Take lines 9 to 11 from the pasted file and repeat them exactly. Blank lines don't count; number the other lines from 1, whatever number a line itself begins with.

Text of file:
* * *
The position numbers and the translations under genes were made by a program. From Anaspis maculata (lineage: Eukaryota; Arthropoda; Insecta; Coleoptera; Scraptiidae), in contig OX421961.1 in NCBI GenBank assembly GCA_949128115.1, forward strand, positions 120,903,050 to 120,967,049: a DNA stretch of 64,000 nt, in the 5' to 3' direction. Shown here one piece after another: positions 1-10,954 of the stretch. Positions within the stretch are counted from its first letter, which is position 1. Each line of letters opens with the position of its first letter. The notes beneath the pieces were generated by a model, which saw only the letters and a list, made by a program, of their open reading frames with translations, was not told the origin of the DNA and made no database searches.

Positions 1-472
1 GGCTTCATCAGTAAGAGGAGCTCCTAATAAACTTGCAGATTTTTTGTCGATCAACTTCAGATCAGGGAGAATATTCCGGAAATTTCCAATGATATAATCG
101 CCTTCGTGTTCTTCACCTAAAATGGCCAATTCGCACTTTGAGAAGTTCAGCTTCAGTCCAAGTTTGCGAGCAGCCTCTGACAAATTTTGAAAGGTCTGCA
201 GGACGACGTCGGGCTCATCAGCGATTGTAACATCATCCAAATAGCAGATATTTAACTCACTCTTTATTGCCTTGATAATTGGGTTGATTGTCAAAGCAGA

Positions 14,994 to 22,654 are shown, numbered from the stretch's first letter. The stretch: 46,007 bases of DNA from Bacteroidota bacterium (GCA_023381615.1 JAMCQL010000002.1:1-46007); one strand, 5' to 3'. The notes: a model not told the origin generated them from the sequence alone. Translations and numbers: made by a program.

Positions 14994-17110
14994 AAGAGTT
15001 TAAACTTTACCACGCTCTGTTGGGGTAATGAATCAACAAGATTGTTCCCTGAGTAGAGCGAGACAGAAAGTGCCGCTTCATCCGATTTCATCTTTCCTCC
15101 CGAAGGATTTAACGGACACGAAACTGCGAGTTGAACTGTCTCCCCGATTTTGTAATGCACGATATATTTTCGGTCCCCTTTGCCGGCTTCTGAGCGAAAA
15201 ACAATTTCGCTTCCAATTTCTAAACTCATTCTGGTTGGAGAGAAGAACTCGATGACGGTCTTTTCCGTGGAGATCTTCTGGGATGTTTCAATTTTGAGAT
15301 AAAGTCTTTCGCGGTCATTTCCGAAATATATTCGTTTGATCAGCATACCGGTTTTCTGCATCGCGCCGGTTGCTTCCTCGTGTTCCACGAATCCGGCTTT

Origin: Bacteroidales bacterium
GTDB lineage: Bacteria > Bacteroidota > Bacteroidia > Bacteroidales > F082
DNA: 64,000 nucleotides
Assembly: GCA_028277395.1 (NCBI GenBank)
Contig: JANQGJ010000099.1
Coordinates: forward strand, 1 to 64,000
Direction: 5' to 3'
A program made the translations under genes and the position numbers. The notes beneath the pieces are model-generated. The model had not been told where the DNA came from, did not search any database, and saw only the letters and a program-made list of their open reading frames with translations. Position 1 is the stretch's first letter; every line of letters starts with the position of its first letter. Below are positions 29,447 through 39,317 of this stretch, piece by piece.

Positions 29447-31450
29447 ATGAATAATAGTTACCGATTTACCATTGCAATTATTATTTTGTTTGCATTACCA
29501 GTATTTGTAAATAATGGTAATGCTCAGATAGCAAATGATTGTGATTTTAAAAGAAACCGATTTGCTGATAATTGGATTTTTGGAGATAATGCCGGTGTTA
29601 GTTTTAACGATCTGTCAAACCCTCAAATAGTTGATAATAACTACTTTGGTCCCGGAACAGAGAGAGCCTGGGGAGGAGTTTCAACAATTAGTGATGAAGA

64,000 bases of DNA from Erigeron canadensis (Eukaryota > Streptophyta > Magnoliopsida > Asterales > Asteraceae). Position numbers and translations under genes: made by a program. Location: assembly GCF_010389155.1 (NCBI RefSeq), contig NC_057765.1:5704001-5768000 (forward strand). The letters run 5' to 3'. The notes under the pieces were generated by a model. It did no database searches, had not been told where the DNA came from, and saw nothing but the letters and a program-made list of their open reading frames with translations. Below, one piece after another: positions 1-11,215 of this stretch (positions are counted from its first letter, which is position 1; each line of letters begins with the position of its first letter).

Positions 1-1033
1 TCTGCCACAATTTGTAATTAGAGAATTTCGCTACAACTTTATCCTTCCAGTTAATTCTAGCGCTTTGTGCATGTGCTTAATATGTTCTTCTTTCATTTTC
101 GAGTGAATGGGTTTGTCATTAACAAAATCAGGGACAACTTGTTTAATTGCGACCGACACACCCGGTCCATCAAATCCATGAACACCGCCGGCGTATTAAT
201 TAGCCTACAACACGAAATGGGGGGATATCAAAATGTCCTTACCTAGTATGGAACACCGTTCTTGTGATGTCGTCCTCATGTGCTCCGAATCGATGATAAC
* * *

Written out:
15001 TAAACTTTACCACGCTCTGTTGGGGTAATGAATCAACAAGATTGTTCCCTGAGTAGAGCGAGACAGAAAGTGCCGCTTCATCCGATTTCATCTTTCCTCC
15101 CGAAGGATTTAACGGACACGAAACTGCGAGTTGAACTGTCTCCCCGATTTTGTAATGCACGATATATTTTCGGTCCCCTTTGCCGGCTTCTGAGCGAAAA
15201 ACAATTTCGCTTCCAATTTCTAAACTCATTCTGGTTGGAGAGAAGAACTCGATGACGGTCTTTTCCGTGGAGATCTTCTGGGATGTTTCAATTTTGAGAT